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The next U.S. president will need to pursue a new strategic framework for advancing American interests in the Middle East. The mounting challenges include sectarian conflict in Iraq, Iran's pursuit of nuclear capabilities, failing Palestinian and Lebanese governments, a dormant peace process, and the ongoing war against terror. Compounding these challenges is a growing hostility toward U.S. involvement in the Middle East. The old policy paradigms, whether President George W. Bush's model of regime change and democratization or President Bill Clinton's model of peacemaking and containment, will no longer suit the likely circumstances confronting the next administration in the Middle East. In R estoring the Balance, experts from the Saban Center at the Brookings Institution and from the Council on Foreign Relations propose a new, nonpartisan strategy drawing on the lessons of past failures to address both the short-term and long-term challenges to U.S. interests. Following an overview chapter by Richard N. Haass, president of the Council on Foreign Relations, and Martin Indyk, director of the Saban Center, individual chapters address the Arab-Israeli conflict, counterterrorism, Iran, Iraq, political and economic development, and nuclear proliferation. Specific policy recommendations stem from in-depth research and extensive dialogue with individuals in government, media, academia, and the private sector throughout the region. The experts include Stephen Biddle, Isobel Coleman, Steven A. Cook, Steven Simon, and Ray Takeyh from the Council on Foreign Relations and Daniel L. Byman, Suzanne Maloney, Kenneth M. Pollack, Bruce Riedel, ShibleyTelhami, and Tamara Cofman Wittes from Brookings' Saban Center.
|Publisher:||Brookings Institution Press|
|Product dimensions:||5.90(w) x 8.90(h) x 0.90(d)|
About the Author
Richard N. Haass is president of the Council on Foreign Relations. Until June 2003 he was director of policy planning for the Department of State, where he was a principal adviser to Secretary of State Colin Powell on a broad range of foreign policy concerns. Previously, Haass was vice president and director of Foreign Policy Studies at the Brookings Institution. He was also special assistant to President George H. W. Bush and senior director for Near East and South Asian affairs on the staff of the National Security Council, 1989-93. He is the author or editor of ten books in American foreign policy, including The Opportunity: America's Moment to Alter History's Course. Martin S. Indyk is the director of the Saban Center for Middle East Policy at the Brookings Institution. He served in several senior positions in the U.S. government, most recently as ambassador to Israel and assistant secretary of state for Near East affairs, and he was also a founding executive director of the Washington Institute for Near East Policy.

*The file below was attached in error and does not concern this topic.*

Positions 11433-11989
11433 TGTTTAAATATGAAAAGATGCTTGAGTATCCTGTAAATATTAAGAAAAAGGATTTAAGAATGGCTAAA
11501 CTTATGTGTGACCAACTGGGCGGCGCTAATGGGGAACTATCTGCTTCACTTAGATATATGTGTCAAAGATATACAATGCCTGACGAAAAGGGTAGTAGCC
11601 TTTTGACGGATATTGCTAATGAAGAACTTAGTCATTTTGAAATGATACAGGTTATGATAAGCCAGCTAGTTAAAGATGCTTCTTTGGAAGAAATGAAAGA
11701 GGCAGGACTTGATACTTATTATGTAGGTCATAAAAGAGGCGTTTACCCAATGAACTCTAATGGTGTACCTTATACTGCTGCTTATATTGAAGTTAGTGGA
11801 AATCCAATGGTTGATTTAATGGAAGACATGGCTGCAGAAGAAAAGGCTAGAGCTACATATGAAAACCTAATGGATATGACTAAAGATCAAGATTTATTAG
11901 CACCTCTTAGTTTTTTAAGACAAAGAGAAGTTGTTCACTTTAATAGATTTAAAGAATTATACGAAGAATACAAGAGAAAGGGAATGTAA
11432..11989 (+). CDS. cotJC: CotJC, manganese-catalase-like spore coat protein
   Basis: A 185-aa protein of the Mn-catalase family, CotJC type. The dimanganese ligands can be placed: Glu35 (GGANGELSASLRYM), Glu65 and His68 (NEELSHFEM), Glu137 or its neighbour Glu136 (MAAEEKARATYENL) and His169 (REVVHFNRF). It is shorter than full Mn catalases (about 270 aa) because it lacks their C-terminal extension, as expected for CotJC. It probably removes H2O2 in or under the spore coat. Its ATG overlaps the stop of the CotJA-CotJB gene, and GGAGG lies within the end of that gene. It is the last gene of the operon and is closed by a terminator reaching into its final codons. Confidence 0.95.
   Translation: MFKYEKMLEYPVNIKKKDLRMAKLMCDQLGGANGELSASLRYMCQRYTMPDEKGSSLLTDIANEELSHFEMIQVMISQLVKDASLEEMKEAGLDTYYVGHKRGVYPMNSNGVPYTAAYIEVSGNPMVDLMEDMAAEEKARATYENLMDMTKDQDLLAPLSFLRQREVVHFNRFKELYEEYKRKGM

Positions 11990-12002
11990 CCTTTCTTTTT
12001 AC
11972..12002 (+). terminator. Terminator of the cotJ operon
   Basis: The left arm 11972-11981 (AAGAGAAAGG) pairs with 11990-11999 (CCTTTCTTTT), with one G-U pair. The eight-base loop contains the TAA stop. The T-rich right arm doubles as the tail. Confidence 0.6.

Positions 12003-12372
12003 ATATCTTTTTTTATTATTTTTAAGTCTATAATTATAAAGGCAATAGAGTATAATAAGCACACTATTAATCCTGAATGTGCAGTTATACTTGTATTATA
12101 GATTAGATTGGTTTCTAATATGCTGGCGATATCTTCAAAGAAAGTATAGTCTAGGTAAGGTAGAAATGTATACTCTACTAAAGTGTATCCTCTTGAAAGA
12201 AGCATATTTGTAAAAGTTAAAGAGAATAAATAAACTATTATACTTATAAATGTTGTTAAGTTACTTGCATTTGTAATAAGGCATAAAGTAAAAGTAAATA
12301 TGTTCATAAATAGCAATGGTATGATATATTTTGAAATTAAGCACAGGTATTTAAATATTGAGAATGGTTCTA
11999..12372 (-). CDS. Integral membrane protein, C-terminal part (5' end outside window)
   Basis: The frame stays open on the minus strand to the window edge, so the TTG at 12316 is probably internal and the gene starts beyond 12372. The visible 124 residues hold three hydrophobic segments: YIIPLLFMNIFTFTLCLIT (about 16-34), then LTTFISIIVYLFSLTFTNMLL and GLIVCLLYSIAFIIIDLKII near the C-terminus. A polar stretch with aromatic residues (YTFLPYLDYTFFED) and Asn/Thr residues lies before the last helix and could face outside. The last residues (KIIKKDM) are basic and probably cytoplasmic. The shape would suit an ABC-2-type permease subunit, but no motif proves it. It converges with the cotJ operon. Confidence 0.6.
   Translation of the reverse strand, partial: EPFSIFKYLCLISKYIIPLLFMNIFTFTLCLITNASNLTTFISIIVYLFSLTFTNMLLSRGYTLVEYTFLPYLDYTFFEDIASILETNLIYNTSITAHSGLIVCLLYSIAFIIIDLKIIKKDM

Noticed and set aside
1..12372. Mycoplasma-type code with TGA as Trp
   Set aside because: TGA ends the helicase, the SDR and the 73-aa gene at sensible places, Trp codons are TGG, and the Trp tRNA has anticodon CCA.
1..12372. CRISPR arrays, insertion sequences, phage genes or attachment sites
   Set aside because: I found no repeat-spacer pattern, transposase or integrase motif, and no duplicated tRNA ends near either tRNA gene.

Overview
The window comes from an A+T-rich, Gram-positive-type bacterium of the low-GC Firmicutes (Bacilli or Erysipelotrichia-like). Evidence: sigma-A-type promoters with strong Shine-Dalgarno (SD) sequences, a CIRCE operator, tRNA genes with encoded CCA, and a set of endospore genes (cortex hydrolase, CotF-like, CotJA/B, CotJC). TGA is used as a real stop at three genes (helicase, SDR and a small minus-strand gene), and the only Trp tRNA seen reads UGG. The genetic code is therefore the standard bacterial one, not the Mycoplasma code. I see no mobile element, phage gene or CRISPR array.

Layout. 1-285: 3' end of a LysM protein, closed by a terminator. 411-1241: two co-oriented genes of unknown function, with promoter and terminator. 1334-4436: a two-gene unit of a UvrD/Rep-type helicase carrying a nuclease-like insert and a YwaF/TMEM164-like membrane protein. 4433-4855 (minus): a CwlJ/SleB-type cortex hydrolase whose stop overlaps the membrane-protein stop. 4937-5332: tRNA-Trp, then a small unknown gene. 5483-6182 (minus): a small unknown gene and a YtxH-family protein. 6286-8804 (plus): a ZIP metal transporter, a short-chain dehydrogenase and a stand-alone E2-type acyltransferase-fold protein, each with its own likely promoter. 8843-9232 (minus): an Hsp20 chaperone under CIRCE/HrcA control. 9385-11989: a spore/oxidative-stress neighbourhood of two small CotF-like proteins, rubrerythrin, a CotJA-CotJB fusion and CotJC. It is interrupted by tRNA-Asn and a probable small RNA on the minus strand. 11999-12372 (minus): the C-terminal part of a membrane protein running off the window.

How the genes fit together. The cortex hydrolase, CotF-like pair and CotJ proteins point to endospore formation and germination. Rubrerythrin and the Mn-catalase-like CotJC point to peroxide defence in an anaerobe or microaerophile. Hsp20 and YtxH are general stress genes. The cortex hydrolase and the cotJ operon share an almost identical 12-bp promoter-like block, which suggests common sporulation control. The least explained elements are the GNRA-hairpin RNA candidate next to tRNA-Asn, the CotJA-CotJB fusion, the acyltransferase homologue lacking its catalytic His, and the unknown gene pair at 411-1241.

Table of Contents
1 A Time for Diplomatic Renewal: Toward a New U.S. Strategy in the Middle East Richard N. Haass Martin Indyk 1
2 The Evolution of Iraq Strategy Stephen Biddle Michael E. O'Hanlon Kenneth M. Pollack 27
3 Pathway to Coexistence: A New U.S. Policy toward Iran Suzanne Maloney Ray Takeyh 59
4 Managing Nuclear Proliferation in the Middle East Bruce Riedel Gary Samore 93
5 Addressing the Arab-Israeli Conflict Steven A. Cook Shibley Telhami 131
6 Economic and Political Development in the Middle East: Managing Change, Building a New Kind of Partnership Isobel Coleman Tamara Cofman Wittes 159
7 Counterterrorism and U.S. Policy toward the Middle East Daniel Byman Steven Simon 187
About the Authors 217
Toward a New U.S.-Middle East Strategy: Project Board of Advisors 222